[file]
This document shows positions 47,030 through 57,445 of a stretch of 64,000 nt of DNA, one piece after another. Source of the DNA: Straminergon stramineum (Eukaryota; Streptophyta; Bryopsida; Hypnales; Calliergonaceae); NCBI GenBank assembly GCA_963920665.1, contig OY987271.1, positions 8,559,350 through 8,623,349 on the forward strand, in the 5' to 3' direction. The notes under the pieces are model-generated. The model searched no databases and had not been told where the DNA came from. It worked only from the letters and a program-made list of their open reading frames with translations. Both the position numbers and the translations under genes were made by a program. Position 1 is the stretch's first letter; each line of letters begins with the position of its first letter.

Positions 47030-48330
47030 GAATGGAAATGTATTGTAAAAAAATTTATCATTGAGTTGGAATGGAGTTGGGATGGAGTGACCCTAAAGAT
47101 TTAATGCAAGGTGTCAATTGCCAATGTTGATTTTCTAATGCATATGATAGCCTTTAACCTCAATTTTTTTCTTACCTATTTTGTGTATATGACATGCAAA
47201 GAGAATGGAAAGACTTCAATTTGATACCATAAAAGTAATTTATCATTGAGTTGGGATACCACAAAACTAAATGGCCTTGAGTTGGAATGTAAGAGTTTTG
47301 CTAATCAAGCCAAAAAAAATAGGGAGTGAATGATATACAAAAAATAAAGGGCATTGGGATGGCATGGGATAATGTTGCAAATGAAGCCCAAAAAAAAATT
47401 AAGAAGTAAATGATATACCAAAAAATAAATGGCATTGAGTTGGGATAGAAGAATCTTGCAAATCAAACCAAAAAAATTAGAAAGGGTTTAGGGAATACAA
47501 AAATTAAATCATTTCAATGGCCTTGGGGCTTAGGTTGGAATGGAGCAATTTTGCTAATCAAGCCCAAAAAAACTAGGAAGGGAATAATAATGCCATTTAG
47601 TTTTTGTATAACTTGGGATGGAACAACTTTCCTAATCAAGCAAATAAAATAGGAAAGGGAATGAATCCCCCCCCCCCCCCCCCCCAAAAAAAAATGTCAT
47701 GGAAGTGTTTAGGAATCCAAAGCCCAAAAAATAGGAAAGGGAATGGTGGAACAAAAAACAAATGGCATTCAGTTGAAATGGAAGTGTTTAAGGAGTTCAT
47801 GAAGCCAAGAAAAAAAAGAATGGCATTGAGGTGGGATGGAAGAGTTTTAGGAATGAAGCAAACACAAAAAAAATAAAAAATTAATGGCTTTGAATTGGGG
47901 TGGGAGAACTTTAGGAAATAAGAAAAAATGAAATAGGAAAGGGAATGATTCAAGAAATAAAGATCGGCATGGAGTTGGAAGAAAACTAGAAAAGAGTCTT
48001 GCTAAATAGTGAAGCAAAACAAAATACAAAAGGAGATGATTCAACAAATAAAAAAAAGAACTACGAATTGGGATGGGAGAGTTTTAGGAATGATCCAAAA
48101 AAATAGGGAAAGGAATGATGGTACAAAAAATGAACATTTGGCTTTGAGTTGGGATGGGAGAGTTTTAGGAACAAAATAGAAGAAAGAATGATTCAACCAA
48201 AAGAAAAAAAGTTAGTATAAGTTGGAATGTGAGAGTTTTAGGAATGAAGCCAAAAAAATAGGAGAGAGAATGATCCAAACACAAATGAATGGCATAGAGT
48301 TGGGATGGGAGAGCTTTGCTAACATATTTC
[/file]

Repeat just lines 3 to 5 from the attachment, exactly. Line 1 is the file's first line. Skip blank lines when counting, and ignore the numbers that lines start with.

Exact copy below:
47030 GAATGGAAATGTATTGTAAAAAAATTTATCATTGAGTTGGAATGGAGTTGGGATGGAGTGACCCTAAAGAT
47101 TTAATGCAAGGTGTCAATTGCCAATGTTGATTTTCTAATGCATATGATAGCCTTTAACCTCAATTTTTTTCTTACCTATTTTGTGTATATGACATGCAAA
47201 GAGAATGGAAAGACTTCAATTTGATACCATAAAAGTAATTTATCATTGAGTTGGGATACCACAAAACTAAATGGCCTTGAGTTGGAATGTAAGAGTTTTG